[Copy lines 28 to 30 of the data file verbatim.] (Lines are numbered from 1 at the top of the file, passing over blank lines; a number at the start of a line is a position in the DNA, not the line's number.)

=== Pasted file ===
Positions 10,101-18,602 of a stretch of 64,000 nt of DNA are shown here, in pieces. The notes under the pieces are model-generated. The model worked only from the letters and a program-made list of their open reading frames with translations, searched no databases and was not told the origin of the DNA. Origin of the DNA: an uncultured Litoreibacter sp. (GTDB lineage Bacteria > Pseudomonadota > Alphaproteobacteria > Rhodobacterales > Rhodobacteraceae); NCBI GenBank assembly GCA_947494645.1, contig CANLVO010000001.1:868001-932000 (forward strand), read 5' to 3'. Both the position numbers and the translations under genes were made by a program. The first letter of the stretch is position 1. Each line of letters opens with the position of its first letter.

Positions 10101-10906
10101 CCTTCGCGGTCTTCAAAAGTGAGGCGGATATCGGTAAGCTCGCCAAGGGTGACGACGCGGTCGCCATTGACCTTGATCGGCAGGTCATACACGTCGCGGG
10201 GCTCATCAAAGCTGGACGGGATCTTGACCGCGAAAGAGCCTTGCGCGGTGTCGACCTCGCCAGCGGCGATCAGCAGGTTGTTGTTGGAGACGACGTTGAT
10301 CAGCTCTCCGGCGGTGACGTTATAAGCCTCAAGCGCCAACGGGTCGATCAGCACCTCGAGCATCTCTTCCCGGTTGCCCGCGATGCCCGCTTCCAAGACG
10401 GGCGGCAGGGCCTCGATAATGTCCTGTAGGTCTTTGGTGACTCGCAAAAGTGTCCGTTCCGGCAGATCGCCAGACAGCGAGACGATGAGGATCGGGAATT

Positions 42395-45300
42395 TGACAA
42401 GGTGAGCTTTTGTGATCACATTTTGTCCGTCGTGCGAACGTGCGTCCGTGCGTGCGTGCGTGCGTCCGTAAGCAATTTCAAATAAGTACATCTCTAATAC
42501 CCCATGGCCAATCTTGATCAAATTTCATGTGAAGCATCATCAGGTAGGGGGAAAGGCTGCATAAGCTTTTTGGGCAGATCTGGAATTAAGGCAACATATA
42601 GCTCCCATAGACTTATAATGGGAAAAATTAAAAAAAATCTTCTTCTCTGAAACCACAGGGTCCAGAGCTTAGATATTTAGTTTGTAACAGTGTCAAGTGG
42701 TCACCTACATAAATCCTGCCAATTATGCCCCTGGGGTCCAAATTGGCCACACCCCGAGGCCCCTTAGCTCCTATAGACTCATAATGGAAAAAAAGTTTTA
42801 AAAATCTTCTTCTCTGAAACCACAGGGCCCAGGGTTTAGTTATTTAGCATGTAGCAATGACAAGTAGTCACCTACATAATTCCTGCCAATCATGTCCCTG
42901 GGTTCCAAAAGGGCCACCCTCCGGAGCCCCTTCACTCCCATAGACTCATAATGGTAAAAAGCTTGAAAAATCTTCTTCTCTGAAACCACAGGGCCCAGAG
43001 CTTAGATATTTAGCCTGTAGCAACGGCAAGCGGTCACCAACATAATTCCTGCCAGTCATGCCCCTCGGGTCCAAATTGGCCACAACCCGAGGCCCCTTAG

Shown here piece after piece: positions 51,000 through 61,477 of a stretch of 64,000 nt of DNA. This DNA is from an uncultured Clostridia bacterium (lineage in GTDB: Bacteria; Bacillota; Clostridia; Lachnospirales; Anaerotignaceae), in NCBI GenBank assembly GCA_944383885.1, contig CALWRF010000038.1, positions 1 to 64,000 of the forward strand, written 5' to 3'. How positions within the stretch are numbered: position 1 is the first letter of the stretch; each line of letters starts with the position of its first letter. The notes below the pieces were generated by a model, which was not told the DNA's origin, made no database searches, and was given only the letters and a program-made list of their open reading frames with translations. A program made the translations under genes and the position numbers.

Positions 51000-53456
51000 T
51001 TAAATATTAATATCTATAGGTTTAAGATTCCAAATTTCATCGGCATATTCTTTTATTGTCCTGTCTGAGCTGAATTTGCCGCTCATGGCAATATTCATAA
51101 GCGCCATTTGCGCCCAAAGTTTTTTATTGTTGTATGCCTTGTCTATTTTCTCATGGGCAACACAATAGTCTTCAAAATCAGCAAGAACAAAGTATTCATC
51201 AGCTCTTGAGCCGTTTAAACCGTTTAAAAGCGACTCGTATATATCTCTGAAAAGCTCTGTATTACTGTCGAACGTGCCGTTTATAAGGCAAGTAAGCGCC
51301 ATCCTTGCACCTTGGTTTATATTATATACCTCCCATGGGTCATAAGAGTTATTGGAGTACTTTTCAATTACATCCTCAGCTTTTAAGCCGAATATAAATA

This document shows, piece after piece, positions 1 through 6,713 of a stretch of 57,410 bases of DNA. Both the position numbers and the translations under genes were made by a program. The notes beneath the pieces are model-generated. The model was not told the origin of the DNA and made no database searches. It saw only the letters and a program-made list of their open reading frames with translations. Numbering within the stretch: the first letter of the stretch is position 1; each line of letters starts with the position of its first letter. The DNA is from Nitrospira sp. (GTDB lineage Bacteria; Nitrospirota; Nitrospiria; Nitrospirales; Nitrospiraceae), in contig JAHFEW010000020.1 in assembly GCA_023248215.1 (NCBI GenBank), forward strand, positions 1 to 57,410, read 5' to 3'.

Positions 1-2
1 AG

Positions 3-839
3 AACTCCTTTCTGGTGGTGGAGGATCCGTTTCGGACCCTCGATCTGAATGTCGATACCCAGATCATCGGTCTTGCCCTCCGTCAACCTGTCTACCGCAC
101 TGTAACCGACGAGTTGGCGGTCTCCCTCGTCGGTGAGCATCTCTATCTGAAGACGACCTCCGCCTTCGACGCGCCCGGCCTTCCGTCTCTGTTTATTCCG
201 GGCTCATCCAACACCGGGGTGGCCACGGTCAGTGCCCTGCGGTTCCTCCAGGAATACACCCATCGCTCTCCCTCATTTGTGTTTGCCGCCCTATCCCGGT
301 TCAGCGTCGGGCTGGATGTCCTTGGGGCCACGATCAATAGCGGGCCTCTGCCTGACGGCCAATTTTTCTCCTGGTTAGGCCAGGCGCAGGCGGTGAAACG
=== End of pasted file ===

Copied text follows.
101 TGTAACCGACGAGTTGGCGGTCTCCCTCGTCGGTGAGCATCTCTATCTGAAGACGACCTCCGCCTTCGACGCGCCCGGCCTTCCGTCTCTGTTTATTCCG
201 GGCTCATCCAACACCGGGGTGGCCACGGTCAGTGCCCTGCGGTTCCTCCAGGAATACACCCATCGCTCTCCCTCATTTGTGTTTGCCGCCCTATCCCGGT
301 TCAGCGTCGGGCTGGATGTCCTTGGGGCCACGATCAATAGCGGGCCTCTGCCTGACGGCCAATTTTTCTCCTGGTTAGGCCAGGCGCAGGCGGTGAAACG